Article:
In 1986, to get to my high school from the personnel gate on Miquelallee I had to go through an identification check and bag search at the gate, another ID check at the second street corner, and another ID check and bag search to get on school grounds, and that was all within about a city block of distance. To get to the other side of base and out the gate there (distance of about four blocks), I had to pass through four more security checkpoints. The police dogs in my high school were not searching for drugs, at least not all the time. Or even most of the time after we bombed Libya.
Even now, a decade after the Cold War, the things like this continue. My parents, living in Seoul and subject to the news (unless they get it off of the Net) that the government controls, had little idea what was going on in France with Le Pen and no coverage whatsoever on the murder of Pim Fortuyn in Holland.
I really think that the concern for our civil liberties, while on one hand justified, really borders on whining right now. We don't have a draft. We don't have rationing. We don't have shortages, even of oil. Remember what our countrymen had to go through in World War II, not only for the war effort, but to spread what we had around to our allies who were not in a position to sustain themselves in wartime. There is none of that now, and other than the occasional paranoid nutcase with too much time on his hands, too much pot lying around the house and a well-thumbed copy of 1984 to start rumors on the net such as "don't drink Coke products after Sept. 5th" and "don't forget to take your driver's license with you on the 11th so that you don't get arrested by the random police checkpoints that are going to be everywhere."
I guess what I'm trying to say is that every day there are Americans that have given up many of their civil liberties to protect the civil liberty that we worry about losing. How bizarre is that?
3.) Do you have a local issue you'd like to gripe/rant about? Go ahead spit it out?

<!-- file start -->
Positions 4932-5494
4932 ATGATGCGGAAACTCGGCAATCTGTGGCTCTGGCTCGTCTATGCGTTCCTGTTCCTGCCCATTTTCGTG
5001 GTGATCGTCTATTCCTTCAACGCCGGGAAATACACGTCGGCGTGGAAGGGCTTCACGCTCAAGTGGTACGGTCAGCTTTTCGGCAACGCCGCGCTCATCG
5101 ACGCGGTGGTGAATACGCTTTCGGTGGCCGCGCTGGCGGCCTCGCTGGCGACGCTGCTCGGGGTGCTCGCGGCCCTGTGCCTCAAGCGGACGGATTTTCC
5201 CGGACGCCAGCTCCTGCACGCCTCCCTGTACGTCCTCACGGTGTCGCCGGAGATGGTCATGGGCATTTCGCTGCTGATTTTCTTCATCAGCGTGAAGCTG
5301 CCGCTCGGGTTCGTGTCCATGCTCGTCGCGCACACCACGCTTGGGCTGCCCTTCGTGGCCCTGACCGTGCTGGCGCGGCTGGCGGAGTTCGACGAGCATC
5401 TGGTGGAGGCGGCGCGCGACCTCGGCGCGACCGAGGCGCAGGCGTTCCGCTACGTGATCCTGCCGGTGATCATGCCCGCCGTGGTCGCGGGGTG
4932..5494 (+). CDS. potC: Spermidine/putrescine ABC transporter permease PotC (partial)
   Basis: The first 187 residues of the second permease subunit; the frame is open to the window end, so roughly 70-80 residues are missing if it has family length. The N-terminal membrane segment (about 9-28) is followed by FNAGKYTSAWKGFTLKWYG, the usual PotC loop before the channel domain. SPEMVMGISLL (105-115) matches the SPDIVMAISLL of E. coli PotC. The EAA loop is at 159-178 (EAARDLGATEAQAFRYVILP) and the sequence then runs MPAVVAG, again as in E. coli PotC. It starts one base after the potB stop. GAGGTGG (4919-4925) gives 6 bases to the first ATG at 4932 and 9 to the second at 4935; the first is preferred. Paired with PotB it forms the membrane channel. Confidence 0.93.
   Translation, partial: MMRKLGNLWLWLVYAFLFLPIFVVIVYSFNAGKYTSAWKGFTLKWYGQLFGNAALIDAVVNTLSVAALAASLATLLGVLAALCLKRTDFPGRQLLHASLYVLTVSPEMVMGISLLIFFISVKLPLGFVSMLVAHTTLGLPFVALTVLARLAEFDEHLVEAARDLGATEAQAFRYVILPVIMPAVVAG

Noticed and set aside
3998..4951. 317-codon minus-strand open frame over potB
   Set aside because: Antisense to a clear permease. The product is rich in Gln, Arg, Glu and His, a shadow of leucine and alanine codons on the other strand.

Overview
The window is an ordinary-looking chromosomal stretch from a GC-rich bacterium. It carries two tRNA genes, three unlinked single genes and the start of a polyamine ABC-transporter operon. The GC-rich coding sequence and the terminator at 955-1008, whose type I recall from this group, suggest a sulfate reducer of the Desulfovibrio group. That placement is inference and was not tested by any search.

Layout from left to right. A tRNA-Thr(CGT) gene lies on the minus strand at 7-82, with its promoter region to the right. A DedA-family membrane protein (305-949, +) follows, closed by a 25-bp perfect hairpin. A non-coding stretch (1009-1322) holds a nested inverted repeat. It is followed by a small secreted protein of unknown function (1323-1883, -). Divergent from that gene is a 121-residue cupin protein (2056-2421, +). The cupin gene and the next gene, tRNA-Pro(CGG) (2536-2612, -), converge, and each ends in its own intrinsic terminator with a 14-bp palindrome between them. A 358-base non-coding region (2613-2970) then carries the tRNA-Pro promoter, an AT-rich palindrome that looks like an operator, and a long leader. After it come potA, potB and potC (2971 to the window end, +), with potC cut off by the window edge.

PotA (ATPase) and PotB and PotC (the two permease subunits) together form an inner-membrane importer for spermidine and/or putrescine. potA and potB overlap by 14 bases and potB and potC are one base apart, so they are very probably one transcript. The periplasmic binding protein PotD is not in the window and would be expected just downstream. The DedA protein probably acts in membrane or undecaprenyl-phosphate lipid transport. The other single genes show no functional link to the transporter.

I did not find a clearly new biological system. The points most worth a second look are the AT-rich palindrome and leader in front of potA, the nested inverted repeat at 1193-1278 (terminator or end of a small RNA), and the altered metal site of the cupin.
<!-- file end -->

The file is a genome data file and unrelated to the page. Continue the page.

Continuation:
My favorite one is local taxation. Washingtonians think that they are horribly taxed, but in reality the taxes are horribly applied. I often hear how we have the fifth-highest statewide tax burden in the country, when in reality we're twenty-first. When you look at it by tax burden per capita, we're twenty-sixth. The problem is that as citizens we have two or three really huge tax bills that account for the bulk of our taxes and therefore it is a lot less transparent than in other states.
In sum, I like elections, your civil liberites aren't in as in danger as you might think, and I'm not taxed enough.
Sunday, September 08, 2002
posted by Tacoshop |
My gf's birthday party was today at her mother's house. Her best friend came down and celebrated since her birthday is soon too. It was very nice seeing them again and my gf's best friend's husband (catch all that?) was on his best behavior. It was the first time I've spent time with the guy that I've not wanted to kill him. Or even hurt him.
The sad thing is that it's really not his fault. I'm just an non-understanding bastard in this case, and the realization of this should help me to be more tolerant, but no.
Tolerance is something to consider. There may be something to blog about there.
Anyway, I helped make dinner. I made tequila lime chicken and avgolemono soup. I got raves for both, but I think they both sucked. The soup was kind of doomed from the get-go it seemed. I managed to salvage it with salt and pepper though.